Sunday, April 7, 2013

Land of the Free, Home of the Brave

It's a lovely Saturday afternoon and there's nothing much to do. Sitting idle I'm trying hard to think of something to write but it seems writer's block has struck me big-time.

So now that I'm here, let me tell you about my first trip to the United States of America.

And today I'm going to let the world know of my secret affair - with Airport Security all over the world..they seem to be totally in love with me!

Here it goes folks,

IGI, New Delhi -

My travel started from IGI, New Delhi. The T3 terminal is one awesome terminal..hats off DIAL and GMR, you've built something..definitely way better than a Chennai or a Kolkata Intl. And standing at the airport, at 1.30 AM in the night I realized there's more rush at international terminals than the day-time rush in domestic terminals!

Seems like everyone is travelling abroad, that's why there's no one to help the country here. Just joking, its good to see so many Indians going all over the world and putting us on the map.

So back to the airport, after standing in line for almost an hour to get the boarding pass done (yes, huge line!) I picked up an immigrations form and started filling it. Done with the form, I stepped up to the immigrations counter and my love affair started.

The officer motioned me forward and started looking at my papers. He looked at the passport, then looked at me, then again into the passport. I thought maybe the picture in the passport reminded him of someone who owed him money (I guess). Then he asks me, you are going there to work? or study? I said, "the visa stamp says H1-b so that means work". To which I got the reply, "you look like just out of college!".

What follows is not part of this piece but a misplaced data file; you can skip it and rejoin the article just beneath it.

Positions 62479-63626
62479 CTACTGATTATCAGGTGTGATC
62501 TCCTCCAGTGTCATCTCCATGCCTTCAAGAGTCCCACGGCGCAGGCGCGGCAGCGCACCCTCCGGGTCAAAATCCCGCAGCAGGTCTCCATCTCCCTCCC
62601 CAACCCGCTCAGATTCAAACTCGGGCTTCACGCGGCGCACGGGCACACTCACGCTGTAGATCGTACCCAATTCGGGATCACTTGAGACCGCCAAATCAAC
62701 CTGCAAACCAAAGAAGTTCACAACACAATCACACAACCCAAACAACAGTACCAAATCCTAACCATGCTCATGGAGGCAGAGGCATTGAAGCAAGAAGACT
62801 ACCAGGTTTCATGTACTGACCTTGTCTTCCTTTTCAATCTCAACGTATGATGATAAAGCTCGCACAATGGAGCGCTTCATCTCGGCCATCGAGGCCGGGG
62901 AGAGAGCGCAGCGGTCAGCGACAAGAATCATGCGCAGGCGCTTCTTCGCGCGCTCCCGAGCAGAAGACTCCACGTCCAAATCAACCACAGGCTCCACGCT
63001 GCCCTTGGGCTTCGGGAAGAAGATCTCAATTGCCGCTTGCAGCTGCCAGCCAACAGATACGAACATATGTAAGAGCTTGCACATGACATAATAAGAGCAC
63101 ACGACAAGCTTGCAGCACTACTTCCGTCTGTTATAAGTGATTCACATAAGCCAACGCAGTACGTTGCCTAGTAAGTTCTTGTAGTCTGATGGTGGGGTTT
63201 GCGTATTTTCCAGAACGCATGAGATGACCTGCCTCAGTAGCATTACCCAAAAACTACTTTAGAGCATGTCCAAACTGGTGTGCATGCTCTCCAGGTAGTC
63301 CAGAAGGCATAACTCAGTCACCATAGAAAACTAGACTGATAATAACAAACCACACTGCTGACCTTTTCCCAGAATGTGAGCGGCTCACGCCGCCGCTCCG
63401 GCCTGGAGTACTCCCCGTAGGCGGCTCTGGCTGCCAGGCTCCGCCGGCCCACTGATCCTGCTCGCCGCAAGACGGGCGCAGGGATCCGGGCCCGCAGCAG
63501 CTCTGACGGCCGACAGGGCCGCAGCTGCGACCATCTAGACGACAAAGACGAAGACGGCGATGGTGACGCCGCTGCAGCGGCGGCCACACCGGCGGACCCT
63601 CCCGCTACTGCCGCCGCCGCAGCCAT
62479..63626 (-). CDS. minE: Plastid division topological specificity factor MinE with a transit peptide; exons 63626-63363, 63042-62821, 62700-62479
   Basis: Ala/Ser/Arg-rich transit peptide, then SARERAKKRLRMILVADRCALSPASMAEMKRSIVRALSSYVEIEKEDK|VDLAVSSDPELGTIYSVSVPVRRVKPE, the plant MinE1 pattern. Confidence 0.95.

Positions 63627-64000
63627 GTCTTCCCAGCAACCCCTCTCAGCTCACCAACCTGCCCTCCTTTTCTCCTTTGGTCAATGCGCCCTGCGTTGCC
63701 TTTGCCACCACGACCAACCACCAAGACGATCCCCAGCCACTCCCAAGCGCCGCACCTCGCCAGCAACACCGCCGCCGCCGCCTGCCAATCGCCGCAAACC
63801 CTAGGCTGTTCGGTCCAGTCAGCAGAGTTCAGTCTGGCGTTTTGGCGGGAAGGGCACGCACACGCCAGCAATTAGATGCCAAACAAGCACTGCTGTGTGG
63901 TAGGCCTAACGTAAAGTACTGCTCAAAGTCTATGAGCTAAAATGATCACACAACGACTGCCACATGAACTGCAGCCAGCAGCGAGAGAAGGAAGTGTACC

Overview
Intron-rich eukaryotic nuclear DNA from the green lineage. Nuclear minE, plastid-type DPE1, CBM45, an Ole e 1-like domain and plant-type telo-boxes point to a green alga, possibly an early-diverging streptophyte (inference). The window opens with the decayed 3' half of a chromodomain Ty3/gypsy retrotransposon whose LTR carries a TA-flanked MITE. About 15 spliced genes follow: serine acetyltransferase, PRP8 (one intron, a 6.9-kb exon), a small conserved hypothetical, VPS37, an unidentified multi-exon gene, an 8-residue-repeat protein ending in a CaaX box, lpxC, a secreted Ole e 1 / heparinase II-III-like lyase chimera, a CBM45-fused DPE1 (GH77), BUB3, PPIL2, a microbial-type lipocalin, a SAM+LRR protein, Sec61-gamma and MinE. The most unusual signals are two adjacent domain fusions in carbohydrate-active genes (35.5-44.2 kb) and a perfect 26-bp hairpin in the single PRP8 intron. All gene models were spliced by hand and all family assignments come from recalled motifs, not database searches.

After that I moved forward and was now in front of the security check. I am not sure why but almost 99% of the times I am asked to remove my boots and the whole airport looks at me when I'm removing my shoes as if I'm about to do something stupid. Nevertheless, I completed the security check and for the rest of the trip - I didn't bother to tie my shoe laces. I knew there are 2 more airports to cross and this would be repeated there also :)

Thank You note to Etihad Airways - the flight was awesome, food was super, air hostesses were pretty and yes, the movie collection was nice - in the 8 hr flight to Abu Dhabi (my first stop-over) I finished Bourne Legacy, Alex Cross and one more (can't remember).

Abu Dhabi -

If I hadn't known that Abu Dhabi exists on Earth, I could've mistaken it to be a human base on an alien planet. All around, miles and miles of desert..all of a sudden you'll start seeing thing black ribbons running criss-cross and in the distance a megalithic white mushroom (that's a hotel/convention center in the Yas Island) would be looming up ahead. And then you'll slowly see an airport in the middle of a desert with greenery all around!